Sunday, June 01, 2008

The Democratic Genre: From Canon to Silly Novels by Lady Novelists

Ch 4 is all about characters. I loved how Pugh compared writing within a fandom to ancient authors writing within the canon of mythology, “…writers of medieval morality plays with their cast of Bible characters,” and even historical novelists using figures such as QEI or Napoleon. The last struck me as a bit excessive—while historical fact might be considered as canon, many historical novelists blithely ignore well-established facts…Phillipa Gregory springs to mind here. I think her Anne Boleyn could be considered more of an OC (i.e., original character) than historical. But then, Pugh goes on to say that “…if you consider canon, like history, as raw material for fiction…you can create AU [i.e., alternate universes] or missing scenes.”

With regards to voice, Pugh points out that until recently virtually all fanfic was written in the third person because writing in the first-person demands “complete control of the voice.” However, an increasing amount of fanfic is being written in first person, and surprising to me, Pugh polled various sites and lit mailing lists and discovered that many readers do not like stories (and novels) written in the first person. As an author, I love to write in the first person—I find it more fun to try to channel another person’s psyche than to play the role of omniscient narrator, getting inside everyone’s head. This might be a symptom of my immaturity as a writer, though, because I’ve found that one person’s inner life is much easier to handle than even two or three. By the same token, I don’t seem to have a preference for reading third person over first, or vice versa.

Pugh notes that with regards to first person, there are more examples of this POV in TV-based fanfic stories than book-based, and her reasoning is that TV-based stories spring from screenplays that are exclusively dialogue. The only problem with this reasoning is that Austen’s novels are so rich in dialogue that sections are practically plays in themselves. Pugh does say that the first-person fanfic that does exist in Austen fandom tends to be epistolary, and she goes on to discuss Mags’ A Clandestine Correspondence, which is a series of letters between Catherine Morland and Henry Tilney during their engagement.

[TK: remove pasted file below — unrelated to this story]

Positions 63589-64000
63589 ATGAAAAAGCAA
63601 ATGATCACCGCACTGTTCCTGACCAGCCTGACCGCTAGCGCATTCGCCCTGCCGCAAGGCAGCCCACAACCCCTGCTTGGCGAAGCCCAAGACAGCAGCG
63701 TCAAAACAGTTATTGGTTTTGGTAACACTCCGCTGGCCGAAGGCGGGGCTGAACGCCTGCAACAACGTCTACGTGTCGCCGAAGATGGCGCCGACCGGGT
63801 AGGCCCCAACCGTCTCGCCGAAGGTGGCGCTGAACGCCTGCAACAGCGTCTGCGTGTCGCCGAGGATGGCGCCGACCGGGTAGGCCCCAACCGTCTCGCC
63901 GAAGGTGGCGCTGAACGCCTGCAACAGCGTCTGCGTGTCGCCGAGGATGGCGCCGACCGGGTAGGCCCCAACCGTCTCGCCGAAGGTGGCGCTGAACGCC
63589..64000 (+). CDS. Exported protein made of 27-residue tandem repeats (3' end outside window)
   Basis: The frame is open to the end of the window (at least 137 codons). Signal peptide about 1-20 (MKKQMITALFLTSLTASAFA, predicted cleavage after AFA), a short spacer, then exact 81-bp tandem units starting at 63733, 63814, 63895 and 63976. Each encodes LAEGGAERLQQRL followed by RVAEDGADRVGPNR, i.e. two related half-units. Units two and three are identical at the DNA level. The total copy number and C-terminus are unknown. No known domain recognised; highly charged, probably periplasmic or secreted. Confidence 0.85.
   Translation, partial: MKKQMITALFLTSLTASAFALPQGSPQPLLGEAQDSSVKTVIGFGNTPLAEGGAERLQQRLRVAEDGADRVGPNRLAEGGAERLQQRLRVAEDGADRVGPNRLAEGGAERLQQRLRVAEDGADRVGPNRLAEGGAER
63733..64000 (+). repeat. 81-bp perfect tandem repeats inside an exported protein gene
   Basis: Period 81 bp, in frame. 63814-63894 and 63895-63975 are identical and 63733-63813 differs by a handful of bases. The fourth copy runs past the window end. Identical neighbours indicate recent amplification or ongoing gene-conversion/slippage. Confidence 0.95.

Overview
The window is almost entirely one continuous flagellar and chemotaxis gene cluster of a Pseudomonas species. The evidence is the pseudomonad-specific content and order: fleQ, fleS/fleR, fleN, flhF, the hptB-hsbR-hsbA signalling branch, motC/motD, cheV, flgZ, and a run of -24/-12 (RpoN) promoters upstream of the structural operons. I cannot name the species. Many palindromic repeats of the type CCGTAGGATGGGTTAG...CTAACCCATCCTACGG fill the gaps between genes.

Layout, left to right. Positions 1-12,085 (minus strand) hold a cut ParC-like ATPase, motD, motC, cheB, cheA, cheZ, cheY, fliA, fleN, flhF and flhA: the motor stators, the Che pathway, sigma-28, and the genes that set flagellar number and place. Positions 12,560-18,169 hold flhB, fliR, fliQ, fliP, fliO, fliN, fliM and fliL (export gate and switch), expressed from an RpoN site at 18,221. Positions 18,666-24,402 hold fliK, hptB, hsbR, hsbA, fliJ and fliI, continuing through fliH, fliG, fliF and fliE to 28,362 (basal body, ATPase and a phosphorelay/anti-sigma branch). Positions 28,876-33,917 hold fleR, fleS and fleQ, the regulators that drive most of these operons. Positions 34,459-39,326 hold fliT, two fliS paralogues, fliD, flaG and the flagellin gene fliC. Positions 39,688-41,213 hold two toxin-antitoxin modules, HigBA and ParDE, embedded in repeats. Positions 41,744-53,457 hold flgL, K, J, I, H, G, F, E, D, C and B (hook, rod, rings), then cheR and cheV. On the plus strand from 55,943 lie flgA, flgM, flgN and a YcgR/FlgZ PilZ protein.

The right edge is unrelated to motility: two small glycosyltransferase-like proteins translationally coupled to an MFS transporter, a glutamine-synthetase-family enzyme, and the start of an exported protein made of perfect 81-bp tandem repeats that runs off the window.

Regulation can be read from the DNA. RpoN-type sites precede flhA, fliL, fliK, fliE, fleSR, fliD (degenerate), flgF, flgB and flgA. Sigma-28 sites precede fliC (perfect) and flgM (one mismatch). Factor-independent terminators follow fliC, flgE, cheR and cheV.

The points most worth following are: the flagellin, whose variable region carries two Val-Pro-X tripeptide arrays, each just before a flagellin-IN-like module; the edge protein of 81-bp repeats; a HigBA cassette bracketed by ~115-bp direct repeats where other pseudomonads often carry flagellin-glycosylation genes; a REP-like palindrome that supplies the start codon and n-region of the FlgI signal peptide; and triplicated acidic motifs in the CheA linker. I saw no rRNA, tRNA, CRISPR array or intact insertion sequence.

Another interesting point in this discussion of character is how so much fanfic is really not about what else happens in a story, but how a character copes with it, which explains why angst fiction is so prevalent in fanfic stories. A variation of angst is the “hurt/comfort” genre, in which “a character is systematically taken to bits emotionally (and sometimes physically too) before being consoled and sometimes rehabilitated by another character. This tends to happen most in fanfic to those canon characters who seem the most self-controlled and reticent about showing their feelings…”

With regards to Mary-Sues (i.e., original characters who are basically idealized versions of the author who swoop in and solve all the problems of the canon characters and earn their love before dying themselves), I was fascinated to find that Pugh cites George Eliot complaining about “’silly novels by lady novelists’” back in the 1850’s:

Her eyes and her wit are both dazzling; her nose and her morals are alike free from any tendency to irregularity; she has a superb contralto and a superb intellect; she is perfectly well-dressed and perfectly religious; she dances like a sylph, and reads the Bible in the original tongues.

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